article by B. Howarth & photos by B. Reimer

     On February 22nd a long-awaited event finally took place. For quite some time ENHG had been looking into possibilities of participating in some way to waste reduction, and recycling of materials is a way of doing such. Therefore, several months ago we talked about a program with Al Ain English Speaking School (AAESS). Literature obtained from the Emirates Environmental Group (EEG) discussed a scheme where, with the aid of a corporate sponsor, a recycling centre is erected in a prominent place so that easy access is gained by members of the community to deposit their materials for recycling. From the beginning of our enquiries, AAESS has been happy to provide the location for the centre, and so a corporate sponsor had to be found. Professional Investment Consultants (PIC), based at the Hilton Hotel, was approached and they very kindly offered to cover the complete cost of purchasing and implementing the recycling centre.

 

The official opening of the Recycling Center
L-R Front row: AAESS students, S. Brannon - Head of Primary, AAESS,
2nd Row: T. Ashton - PIC, B. Holmes - ENHG Chair ,
Back Row: , G. Cosson - Head of Secondary , AAESS, W. Moore - ENHG, J. Verster - PIC

    So, an order for two crates was placed, one to hold paper and the other to hold metal cans. The crates arrived sometime in January and the sign was put in place last week. With the units in place, the official ‘opening ceremony’ took place as mentioned above, on the 22nd of February, in the presence of the Chairperson of EEG, Habiba Al Marashi, students from the Primary and Secondary School at AAESS, Heads of Primary and Secon-dary School, Sarah Brannon and Geoff Cosson, Tony Ashton and Jaco Verster of PIC, members of the Al Ain ENHG, and a welcome surprise visitor, Mr Ahmed Sultan Al Nuaimi from the Health Education Department at Al Ain Municipality, the gentleman who had been heavily involved in the EEG’s Clean-up UAE campaign in Al Ain.
     Al Ain Municipality does have various waste management projects ongoing, much of which the general public either doesn’t get to see, or simply isn’t aware of. Separation of waste is in place, but separation at source is something Al Ain Municipality is striving toward with schemes such as the pilot scheme of red and green bins in some districts around Al Ain. Thus, with our project we are supporting efforts of Al Ain Municipality. But why only paper and metal? Our Chairman, Brien Holmes, explained the reasons in an email to our discussion group. He wrote:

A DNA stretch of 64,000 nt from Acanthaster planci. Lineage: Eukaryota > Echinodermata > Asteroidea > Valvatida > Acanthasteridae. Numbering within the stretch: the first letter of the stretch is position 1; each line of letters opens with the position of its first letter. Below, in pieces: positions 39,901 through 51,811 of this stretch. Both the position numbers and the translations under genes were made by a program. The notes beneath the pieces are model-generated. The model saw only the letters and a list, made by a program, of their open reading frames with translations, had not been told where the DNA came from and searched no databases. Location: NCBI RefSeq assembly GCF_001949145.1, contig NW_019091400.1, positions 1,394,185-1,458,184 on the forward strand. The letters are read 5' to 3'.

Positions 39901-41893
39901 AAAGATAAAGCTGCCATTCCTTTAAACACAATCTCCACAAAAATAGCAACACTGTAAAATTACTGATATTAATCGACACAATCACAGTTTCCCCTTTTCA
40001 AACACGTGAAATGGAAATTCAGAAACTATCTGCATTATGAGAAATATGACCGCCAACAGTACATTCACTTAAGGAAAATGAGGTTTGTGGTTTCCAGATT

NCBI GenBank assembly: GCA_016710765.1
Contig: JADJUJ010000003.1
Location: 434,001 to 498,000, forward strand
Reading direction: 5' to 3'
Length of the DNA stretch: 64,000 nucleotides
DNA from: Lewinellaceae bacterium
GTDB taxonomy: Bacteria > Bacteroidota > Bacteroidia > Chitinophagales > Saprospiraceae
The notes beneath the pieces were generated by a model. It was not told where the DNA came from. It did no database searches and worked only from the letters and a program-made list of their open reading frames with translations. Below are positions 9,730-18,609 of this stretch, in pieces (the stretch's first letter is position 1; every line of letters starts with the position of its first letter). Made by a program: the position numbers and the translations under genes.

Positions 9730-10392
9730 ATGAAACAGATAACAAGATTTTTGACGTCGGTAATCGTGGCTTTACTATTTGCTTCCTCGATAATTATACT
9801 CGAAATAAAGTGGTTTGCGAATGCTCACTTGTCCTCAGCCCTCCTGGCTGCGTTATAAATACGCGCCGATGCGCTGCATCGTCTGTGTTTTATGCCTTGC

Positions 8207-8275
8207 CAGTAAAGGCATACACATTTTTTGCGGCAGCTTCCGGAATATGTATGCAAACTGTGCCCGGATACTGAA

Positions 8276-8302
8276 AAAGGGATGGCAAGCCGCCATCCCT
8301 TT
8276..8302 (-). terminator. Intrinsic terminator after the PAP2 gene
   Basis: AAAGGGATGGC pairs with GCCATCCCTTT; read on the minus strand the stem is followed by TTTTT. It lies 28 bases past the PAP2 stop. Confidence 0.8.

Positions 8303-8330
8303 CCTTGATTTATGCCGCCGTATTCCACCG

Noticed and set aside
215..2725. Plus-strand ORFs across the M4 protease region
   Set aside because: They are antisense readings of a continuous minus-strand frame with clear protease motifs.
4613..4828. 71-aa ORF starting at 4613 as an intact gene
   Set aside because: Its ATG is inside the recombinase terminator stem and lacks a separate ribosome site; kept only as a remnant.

"Plastic: with so many plastic processing plants in the country, there is a huge supply of plastic from factories. In fact, plastic recycling operations in the UAE have, it is estimated, sufficient supplies on hand to meet their requirements for the next two or three years.
     Glass: Likewise, the glass recycling plants in Jebel Ali have a good supply of glass for recycling and so there is no market for glass collected from recycling centers. However, Habiba noted today that there are changes underway at Jebel Ali, requiring plants to reduce waste emissions. Since it is more efficient -- and there are fewer emissions -- associated with recycled glass, it is hoped that a market for recycled glass will exist in a year or more.’
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The ENHG   Newsletter…                                        February, 2005 – Issue #225
 

Recycling Center Officially Opened…

It is possible, therefore, that we may expand the recycling unit at a future date.

For now, waste can be reduced in the form of any paper whatsoever, and any metal cans. When collecting your materials for recycling, please bear the few guidelines below in mind.

• Location -- The recycling bins are located just inside the gate of
the school staff car park, near the caretaker's house. The sign is clearly visible from outside. Should the gate be closed, leave your material near the gate and the caretaker will ensure it gets deposited in the bins later.

• Cans -- either aluminum or tin -- should be rinsed; if possible, remove any labeling material. If you are using a carrier bag to carry the cans in, please do not include it in the crate with the cans but take it back to be reused at a later date.

• Paper -- We can accept any paper product -- newsprint, card stock,
corrugated paper, magazines -- preferably tied with non-plastic string. Please do not deposit any envelope with a plastic window or envelopes with adhesive. Thermal fax roll paper is also not to be deposited.

We, together with AAESS will be in competition with other schools to see which school can collect the most material for recycling (based on weight). Schools are eligible to win a new laptop computer, a new desktop computer, a new digital display unit or other prize.

The last item remaining is to thank everyone involved in this initiative. We are delighted that PIC funded this project and our sincere thanks go to them. We are also thrilled that AAESS has been supportive in the implementation of the Centre, and thank them for providing the site for the bins. Many people have persisted with enquiries with regard to recycling in our community and so our thanks go to them for encouraging us. Thank you to the Al Ain people for supporting this initiative.

 
For further information on EEG’s initiatives, visit their website at http://www.eeg-uae.org/

More of Bob Reimer’s photos of the event are available at:
http://www.enhg.org/gallery/Recycle/index.html


L – R: Habiba Al Marashi– EEG, students – AAESS, B. Holmes – ENHG, S. Brannon – Head of Primary School, AAESS

THIS is how you do it – RIGHT!